As international climate negotiations in Poznan, Poland reached the end of their first week, development agency Tearfund has urged rich countries not to detour from their Bali commitments.
Delegates at the climate talks have less than one week left to show leadership, and make progress on a plan of action with tough emissions targets and binding finance and clean technology for developing countries to adapt and develop.
Speaking at the Climate talks in Poznan, Poland, Tearfund’s Director of Advocacy Paul Cook said: “Tearfund are concerned that developing countries do not have time for rich countries to prevaricate on decisions that could literally save the lives of millions of the poorest people around the world.”
And as negotiations reach mid-way point there are major concerns that laws on climate and energy being finalised this week at a European level may fail to deliver on what was promised in Bali and could seriously damage the talks.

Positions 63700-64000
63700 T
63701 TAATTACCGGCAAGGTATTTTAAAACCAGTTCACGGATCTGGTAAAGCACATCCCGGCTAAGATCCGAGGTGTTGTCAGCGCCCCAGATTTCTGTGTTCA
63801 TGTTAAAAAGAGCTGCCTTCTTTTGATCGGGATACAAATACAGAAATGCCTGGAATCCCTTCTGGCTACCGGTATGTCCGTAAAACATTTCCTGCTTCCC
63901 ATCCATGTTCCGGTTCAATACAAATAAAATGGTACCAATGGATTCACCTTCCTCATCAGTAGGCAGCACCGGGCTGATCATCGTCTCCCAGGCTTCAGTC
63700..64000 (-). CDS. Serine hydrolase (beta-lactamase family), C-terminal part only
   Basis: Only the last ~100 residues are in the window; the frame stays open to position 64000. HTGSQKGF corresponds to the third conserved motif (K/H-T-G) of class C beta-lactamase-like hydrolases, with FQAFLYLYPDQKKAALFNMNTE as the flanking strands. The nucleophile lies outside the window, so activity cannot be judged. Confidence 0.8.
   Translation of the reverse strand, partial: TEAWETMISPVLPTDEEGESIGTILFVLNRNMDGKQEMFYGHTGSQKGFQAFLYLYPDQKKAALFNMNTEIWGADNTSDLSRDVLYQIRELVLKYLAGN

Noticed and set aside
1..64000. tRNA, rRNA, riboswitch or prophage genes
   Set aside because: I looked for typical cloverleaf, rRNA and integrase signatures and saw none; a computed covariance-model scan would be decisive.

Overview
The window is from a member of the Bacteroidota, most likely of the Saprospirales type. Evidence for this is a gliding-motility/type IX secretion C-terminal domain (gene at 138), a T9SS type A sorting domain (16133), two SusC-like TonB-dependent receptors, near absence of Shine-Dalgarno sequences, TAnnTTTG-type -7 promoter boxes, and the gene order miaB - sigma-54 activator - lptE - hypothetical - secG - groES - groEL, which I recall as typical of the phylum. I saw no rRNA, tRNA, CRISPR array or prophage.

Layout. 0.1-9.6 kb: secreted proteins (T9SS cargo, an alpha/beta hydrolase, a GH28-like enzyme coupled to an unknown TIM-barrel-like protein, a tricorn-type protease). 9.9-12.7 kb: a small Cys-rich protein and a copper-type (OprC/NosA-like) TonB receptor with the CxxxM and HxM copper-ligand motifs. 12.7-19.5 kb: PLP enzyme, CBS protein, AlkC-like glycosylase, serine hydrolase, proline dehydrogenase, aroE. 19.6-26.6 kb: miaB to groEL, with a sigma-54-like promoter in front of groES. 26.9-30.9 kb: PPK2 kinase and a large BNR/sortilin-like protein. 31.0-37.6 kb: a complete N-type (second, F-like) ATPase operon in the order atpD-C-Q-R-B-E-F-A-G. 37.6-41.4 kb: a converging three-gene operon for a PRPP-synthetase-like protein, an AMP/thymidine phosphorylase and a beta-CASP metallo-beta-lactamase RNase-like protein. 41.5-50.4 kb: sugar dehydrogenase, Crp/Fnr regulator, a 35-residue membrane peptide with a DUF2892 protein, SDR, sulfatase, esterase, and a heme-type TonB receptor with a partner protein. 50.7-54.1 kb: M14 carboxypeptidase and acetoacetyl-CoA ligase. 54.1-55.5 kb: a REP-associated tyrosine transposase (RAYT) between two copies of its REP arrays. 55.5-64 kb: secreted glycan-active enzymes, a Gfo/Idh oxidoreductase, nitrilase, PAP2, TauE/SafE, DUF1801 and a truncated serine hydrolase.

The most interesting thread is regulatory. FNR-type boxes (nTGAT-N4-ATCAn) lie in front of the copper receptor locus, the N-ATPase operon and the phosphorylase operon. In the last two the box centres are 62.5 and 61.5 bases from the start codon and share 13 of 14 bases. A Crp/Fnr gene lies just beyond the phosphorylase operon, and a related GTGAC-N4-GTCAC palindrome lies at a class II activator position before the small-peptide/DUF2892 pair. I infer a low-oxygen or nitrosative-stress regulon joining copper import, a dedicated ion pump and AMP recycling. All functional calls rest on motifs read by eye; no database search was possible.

In March 2007 European Member states showed strong leadership and committed to a 30% reduction in emissions by 2020 if other developed countries commit to comparable reductions under a new global agreement. There are major concerns that the EU are about to go cold on their commitment.
“Developing countries need more funds now” Cook continues. “There is a danger that the EU will fail to deliver both tough emissions targets and finance for the developing world - faltering on the two litmus tests for the Bali roadmap. These laws set Europe’s climate policy for the next ten years – we cannot afford a bad deal.
“Other developed countries, including Italy, Germany and Poland, are also trying to wriggle out of a commitment to cut their emissions by 25-40% on 1990 levels made at Bali.
“If Europe wavers over its commitment then developing countries could lose confidence in the Poznan talks. A global deal on climate must be agreed by the end of 2009, and it is essential that momentum is maintained to achieve this.”
A delegation of Tearfund partners from Malawi, Niger, Zambia, Nepal, Bangladesh, India and Honduras, working at the grass roots with communities struggling to cope with the impacts of global warming is attending COP 14. They are all experts on the subject of climate change and how it is impacting their individual countries.